Companies Will Have to Disclose Pollution Caused by External Suppliers
Multinational and other companies will be required to disclose their indirect greenhouse gas (GHG) emissions, according to the International Sustainability Standards Board (ISSB)’s October 20 decisions. The disclosures, which fall under Scope 3 indirect emissions caused by companies’ suppliers, would make up the bulk of a business’s emissions. Proposed Scope 3 disclosures have gotten the most pushback from accountants over concerns that it would be hard to get the necessary data, some of which might not be available or would be difficult to estimate. At a future meeting, the ISSB will develop relief provisions to help companies to apply the requirements. This could include giving companies more time to provide Scope 3 disclosures and working with jurisdictions on “safe harbor” provisions. Safe harbor provisions would provide companies protection from or reduced liability on information disclosed to investors and other capital market participants, the board said. “It is important to include Scope 3,” ISSB Vice Chair Jingdong Hua said. “But recognizing the specificity in each jurisdiction, I certainly would urge staff in the final standard to allow for jurisdictional flexibility, both in the safe harbor and in relief,” he said. “My sense is there will be a day where we will all converge to a standard without the need for a safe harbor and relief and that is where the Scope 3 will be fully measured. But the speed with which to get there can be very different from jurisdictions from different continents, also recognizing that we can’t impose that—that the regulators in each jurisdiction have to make that decision.”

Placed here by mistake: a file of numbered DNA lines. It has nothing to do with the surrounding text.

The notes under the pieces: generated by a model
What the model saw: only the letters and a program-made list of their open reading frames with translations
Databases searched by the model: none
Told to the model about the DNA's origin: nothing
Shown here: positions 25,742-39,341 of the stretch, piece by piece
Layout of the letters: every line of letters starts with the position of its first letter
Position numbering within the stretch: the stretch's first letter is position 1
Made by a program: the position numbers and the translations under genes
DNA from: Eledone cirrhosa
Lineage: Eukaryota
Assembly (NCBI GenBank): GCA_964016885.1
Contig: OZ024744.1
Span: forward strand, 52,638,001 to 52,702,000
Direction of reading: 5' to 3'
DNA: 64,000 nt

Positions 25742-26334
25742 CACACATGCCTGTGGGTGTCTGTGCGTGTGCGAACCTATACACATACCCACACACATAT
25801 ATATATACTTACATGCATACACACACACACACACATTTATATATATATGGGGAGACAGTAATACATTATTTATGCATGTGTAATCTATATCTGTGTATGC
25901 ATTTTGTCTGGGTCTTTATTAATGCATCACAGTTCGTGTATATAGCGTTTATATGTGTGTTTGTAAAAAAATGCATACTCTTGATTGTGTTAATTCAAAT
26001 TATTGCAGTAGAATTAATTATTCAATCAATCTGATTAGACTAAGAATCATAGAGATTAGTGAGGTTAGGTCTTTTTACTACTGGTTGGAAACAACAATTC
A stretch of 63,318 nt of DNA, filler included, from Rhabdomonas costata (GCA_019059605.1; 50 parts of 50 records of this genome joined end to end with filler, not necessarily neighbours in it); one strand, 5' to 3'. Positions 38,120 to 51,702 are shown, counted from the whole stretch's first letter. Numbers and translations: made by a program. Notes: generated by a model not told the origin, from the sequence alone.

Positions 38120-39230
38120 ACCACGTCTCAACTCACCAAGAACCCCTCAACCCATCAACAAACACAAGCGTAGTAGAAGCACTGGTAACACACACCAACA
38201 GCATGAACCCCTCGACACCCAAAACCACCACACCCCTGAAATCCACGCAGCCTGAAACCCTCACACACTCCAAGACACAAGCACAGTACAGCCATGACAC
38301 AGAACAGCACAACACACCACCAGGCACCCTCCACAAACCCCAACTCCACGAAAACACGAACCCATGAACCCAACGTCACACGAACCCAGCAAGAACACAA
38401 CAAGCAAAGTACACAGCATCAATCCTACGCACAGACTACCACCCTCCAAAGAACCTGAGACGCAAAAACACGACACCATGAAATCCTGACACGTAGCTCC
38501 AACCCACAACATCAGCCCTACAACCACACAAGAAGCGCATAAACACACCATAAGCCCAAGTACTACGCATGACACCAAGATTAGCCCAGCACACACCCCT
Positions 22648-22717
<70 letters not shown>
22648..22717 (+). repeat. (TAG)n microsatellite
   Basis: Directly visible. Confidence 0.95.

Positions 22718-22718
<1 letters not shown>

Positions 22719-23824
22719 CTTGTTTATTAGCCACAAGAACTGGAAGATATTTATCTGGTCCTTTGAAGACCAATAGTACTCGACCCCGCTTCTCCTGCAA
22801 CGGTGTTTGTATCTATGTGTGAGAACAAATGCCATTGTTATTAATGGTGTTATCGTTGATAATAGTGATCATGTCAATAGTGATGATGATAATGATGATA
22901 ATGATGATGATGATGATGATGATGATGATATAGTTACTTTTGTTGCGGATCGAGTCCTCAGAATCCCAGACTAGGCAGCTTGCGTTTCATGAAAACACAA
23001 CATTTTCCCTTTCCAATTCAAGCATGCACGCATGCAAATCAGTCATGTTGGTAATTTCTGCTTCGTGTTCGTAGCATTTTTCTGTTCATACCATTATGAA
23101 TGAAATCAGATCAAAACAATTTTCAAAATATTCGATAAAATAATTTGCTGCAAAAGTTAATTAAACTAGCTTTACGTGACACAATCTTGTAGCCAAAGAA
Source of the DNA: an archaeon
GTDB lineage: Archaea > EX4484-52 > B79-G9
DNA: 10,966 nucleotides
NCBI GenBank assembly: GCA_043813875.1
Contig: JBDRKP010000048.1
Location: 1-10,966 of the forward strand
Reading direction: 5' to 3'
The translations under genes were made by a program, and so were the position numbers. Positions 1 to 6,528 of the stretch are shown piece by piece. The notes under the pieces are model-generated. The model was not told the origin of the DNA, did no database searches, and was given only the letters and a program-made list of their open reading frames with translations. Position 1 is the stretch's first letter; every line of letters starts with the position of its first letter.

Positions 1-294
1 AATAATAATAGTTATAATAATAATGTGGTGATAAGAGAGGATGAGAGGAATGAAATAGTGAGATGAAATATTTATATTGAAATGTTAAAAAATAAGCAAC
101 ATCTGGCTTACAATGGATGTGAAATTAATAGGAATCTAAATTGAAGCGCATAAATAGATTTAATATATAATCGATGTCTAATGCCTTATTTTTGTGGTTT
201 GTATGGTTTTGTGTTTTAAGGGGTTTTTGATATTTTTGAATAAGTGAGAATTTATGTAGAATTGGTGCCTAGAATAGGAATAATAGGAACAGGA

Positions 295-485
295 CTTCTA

Barbara Vanich Appointed Chief Auditor
The PCAOB has decided to promote Barbara Vanich as its chief auditor. Vanich has been serving in an acting capacity since November 2020, when then-Chief Auditor Megan Zietsman was elevated to serve on the board as a voting member. As the head of the Office of the Chief Auditor (OCA), Vanich will play an instrumental role in the board’s standard-setting and research activities. Vanich’s promotion also comes as PCAOB Chair Erica Williams in May set one of the most ambitious standards-setting agendas in the board’s history. Moreover, the PCAOB’s proposed long-term strategic plan includes modernization of audit standards. “High-quality standards are the foundation for quality audits, and modernizing our standards is strategically vital for the PCAOB,” Chair Williams said in an Oct. 21, 2022, statement. “As we continue pursuing the most ambitious standard-setting agenda in PCAOB history, we will continue to count on Barb’s outstanding leadership, experience, and dedication to our investor-protection mission.”
Progress Made on Project to Revise Standards for Group Audits
The AICPA’s Auditing Standards Board (ASB) had a packed agenda during its Oct. 25–26 meeting. The standards-setting panel delved into projects including group audits, sustainability, and fraud. Most of the projects are not in an advanced stage, with working groups monitoring developments in the business environment as well as activities of other standards-setters, especially the International Auditing and Assurance Standards Board (IAASB). The ASB’s goal is to converge its standards with those of IAASB to whatever extent possible. There will be differences in the AICPA’s standards because of the different environment in the United States.